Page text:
Thyroid gland – a powerful ‘butterfly’

To explain in the easiest way what is your thyroid and why you need to keep it healthy, I will use American Thyroid Association definition first:

The thyroid gland is a butterfly-shaped endocrine gland that is normally located in the lower front of the neck. The thyroid’s job is to make thyroid hormones, which are secreted into the blood and then carried to every tissue in the body.

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Thyroid hormones helps the body use energy, stay warm and keep the brain, heart, muscles, and other organs working as they should. Let’s stop here for a while. You should already notice that thyroid is one of the most important organs in your body. Why? – look up, it keeps you warm, keeps your brain, muscles and other organs working – how huge responsibility this is!
There are 3 thyroid hormones: TSH, T3, T4
TSH (thyroid stimulating hormone) is produced when the hypothalamus releases a substance called thyrotropin-releasing hormone (TRH). TRH then triggers the pituitary gland to release TSH. TSH causes the thyroid gland to make two hormones: triiodothyronine (T3) and thyroxine (T4). Ok, sounds a bit advanced, but this is how these hormones are produced. The main function of T3 and T4 is to help control your body’s metabolism. In general: if your thyroid gland produces all of the hormones, you do not have a reason to worry about. Your metabolism is fine, you are energized enough to function normally, you feel good. But what if your thyroid stops producing hormones? Here we got the problem.

From slow-motion to hyper activation

If you have too low hormones levels, your body slows down. Your metabolism too – you have stomach problems, constipation. You feel fatigue and extremely tired and sleepy all the time. Your period is irregular and the cycle is longer. Cold hands and feet in the middle of the summer? This becomes norm for you… Dry skin and falling hair are another symptoms you may notice if your thyroid stopped producing enough hormones. This may be indication that you suffer from hypothyroidism.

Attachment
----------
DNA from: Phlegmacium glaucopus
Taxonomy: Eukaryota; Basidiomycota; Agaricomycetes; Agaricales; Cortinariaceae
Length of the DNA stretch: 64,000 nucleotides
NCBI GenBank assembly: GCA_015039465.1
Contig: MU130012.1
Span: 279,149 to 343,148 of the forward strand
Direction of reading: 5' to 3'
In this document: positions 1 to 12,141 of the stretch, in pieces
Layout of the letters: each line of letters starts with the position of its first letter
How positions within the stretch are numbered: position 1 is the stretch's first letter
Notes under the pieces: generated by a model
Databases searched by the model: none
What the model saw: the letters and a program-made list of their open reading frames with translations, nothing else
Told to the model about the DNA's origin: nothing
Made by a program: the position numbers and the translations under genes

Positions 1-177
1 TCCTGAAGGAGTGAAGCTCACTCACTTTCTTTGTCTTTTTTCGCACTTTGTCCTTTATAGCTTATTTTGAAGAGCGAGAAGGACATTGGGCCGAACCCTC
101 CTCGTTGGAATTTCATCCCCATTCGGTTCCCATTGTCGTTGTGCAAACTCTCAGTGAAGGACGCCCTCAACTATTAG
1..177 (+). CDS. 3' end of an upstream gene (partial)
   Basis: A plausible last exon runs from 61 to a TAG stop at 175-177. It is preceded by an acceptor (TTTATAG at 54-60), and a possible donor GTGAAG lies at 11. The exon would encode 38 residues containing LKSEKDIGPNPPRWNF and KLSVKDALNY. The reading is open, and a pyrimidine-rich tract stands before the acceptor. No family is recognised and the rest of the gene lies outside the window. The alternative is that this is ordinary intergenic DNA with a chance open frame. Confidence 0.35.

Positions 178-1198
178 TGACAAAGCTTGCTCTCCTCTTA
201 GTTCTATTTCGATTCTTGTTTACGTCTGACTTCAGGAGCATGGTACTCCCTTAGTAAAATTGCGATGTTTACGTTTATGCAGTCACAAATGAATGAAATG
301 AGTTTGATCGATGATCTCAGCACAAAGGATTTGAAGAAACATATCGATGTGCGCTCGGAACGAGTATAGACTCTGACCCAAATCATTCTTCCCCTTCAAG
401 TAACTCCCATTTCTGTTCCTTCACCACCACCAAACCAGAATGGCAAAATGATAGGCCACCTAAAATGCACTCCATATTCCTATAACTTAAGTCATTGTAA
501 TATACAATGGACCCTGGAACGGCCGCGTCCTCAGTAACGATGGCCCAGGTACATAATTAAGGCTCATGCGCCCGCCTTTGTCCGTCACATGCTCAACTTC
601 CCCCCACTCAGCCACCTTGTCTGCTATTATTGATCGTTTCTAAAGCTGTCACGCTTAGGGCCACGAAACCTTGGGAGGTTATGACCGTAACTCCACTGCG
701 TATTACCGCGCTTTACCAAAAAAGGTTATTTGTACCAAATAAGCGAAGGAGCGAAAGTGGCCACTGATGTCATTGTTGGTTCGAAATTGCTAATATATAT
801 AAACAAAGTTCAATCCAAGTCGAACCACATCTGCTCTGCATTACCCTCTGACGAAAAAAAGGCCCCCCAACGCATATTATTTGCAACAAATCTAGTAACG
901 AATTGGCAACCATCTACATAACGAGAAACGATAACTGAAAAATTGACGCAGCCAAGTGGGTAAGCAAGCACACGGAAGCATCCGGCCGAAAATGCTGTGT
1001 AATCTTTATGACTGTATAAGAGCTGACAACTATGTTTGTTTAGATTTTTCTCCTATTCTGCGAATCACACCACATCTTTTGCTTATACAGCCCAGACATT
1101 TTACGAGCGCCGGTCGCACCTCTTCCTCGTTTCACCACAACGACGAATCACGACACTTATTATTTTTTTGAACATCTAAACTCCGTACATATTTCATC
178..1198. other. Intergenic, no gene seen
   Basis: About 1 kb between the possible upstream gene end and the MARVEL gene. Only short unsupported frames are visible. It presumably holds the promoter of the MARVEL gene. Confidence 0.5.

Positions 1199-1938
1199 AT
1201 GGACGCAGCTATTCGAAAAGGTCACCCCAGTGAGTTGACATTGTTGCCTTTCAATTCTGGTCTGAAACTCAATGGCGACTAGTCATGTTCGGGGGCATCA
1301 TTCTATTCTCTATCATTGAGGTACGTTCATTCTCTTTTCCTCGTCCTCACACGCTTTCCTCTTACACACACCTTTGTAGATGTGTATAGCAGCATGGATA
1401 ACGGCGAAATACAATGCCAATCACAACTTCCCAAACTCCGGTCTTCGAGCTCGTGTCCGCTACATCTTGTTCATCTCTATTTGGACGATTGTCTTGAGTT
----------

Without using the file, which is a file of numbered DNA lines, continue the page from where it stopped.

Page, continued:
If you have too much hormone produced in your body, you will see symptoms opposite to those above. Your metabolism is super fast, you may even loose weight. You may also become familiar with chronic nervousness, irritability, increased perspiration, heart racing, hand tremors, anxiety, difficulty sleeping, thinning of your skin, fine brittle hair and weakness in your muscles. These are symptoms of hyperthyroidism.

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This is not the worst news, because both hyperthyroidism and hypothyroidism when not treated may lead to: Graves’ Basedow disease or Hashimoto disease. These are much more serious cases, which have autoimmune background. To confirm those, you need special blood tests from your endocrinologist.

Keep your eyes open

I hope now, when you know more about thyroid diseases, you are aware that you really should take care of your thyroid. It is not something what you should let go. I also would like to highlight that not all of the symptoms must be such obvious – for example I suffer from hypothyroidism so according to the all books definitions I should have too slow metabolism and difficulty losing weight, but I am XS size! Some may think I have hyperthyroidism then, but why I was sleepy and had all of the symptoms of hypo except gaining weight? Everyone is different, I remind you. Your symptoms may be mixed together, but the most important is to observe yourself and your reactions to medications, hormones, foods, supplements.
If you noticed symptoms I described above appearing together, because tiredness after you just came back from work is probably normal – do not get too crazy, 🙂  I recommend to have your blood tests done just in case. Tell your doctor about symptoms and ask to have first your TSH, T3, T4 hormone tested.
(source supporting me: American Thyroid Association)

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Hello! My name is Barbara. On this blog I share my passion for natural products, healthy foods and cosmetics. You'll find here hypothyroidism related articles as well as beauty product reviews. Collaboration: iamthyroidtoday@gmail.com

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